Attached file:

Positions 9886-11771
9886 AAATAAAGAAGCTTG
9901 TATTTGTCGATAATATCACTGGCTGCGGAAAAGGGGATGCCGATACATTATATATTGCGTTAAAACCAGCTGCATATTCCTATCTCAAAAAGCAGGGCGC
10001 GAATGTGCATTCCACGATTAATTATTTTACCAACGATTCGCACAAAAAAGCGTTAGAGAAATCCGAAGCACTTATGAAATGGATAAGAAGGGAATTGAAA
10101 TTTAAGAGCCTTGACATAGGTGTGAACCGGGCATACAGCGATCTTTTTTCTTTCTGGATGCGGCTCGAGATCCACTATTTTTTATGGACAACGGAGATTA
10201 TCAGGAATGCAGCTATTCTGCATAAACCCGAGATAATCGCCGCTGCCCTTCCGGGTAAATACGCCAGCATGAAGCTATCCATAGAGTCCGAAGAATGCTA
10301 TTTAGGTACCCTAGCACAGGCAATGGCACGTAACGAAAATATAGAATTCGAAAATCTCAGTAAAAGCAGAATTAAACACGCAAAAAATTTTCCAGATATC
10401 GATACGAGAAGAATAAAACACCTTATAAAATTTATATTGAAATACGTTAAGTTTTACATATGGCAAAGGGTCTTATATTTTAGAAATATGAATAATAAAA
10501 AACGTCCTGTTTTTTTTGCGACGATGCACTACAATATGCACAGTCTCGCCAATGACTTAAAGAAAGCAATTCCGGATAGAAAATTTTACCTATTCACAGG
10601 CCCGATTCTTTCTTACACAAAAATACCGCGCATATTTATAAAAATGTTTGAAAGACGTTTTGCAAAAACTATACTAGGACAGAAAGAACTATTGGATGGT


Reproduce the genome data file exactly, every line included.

Positions 9886-11771
9886 AAATAAAGAAGCTTG
9901 TATTTGTCGATAATATCACTGGCTGCGGAAAAGGGGATGCCGATACATTATATATTGCGTTAAAACCAGCTGCATATTCCTATCTCAAAAAGCAGGGCGC
10001 GAATGTGCATTCCACGATTAATTATTTTACCAACGATTCGCACAAAAAAGCGTTAGAGAAATCCGAAGCACTTATGAAATGGATAAGAAGGGAATTGAAA
10101 TTTAAGAGCCTTGACATAGGTGTGAACCGGGCATACAGCGATCTTTTTTCTTTCTGGATGCGGCTCGAGATCCACTATTTTTTATGGACAACGGAGATTA
10201 TCAGGAATGCAGCTATTCTGCATAAACCCGAGATAATCGCCGCTGCCCTTCCGGGTAAATACGCCAGCATGAAGCTATCCATAGAGTCCGAAGAATGCTA
10301 TTTAGGTACCCTAGCACAGGCAATGGCACGTAACGAAAATATAGAATTCGAAAATCTCAGTAAAAGCAGAATTAAACACGCAAAAAATTTTCCAGATATC
10401 GATACGAGAAGAATAAAACACCTTATAAAATTTATATTGAAATACGTTAAGTTTTACATATGGCAAAGGGTCTTATATTTTAGAAATATGAATAATAAAA
10501 AACGTCCTGTTTTTTTTGCGACGATGCACTACAATATGCACAGTCTCGCCAATGACTTAAAGAAAGCAATTCCGGATAGAAAATTTTACCTATTCACAGG
10601 CCCGATTCTTTCTTACACAAAAATACCGCGCATATTTATAAAAATGTTTGAAAGACGTTTTGCAAAAACTATACTAGGACAGAAAGAACTATTGGATGGT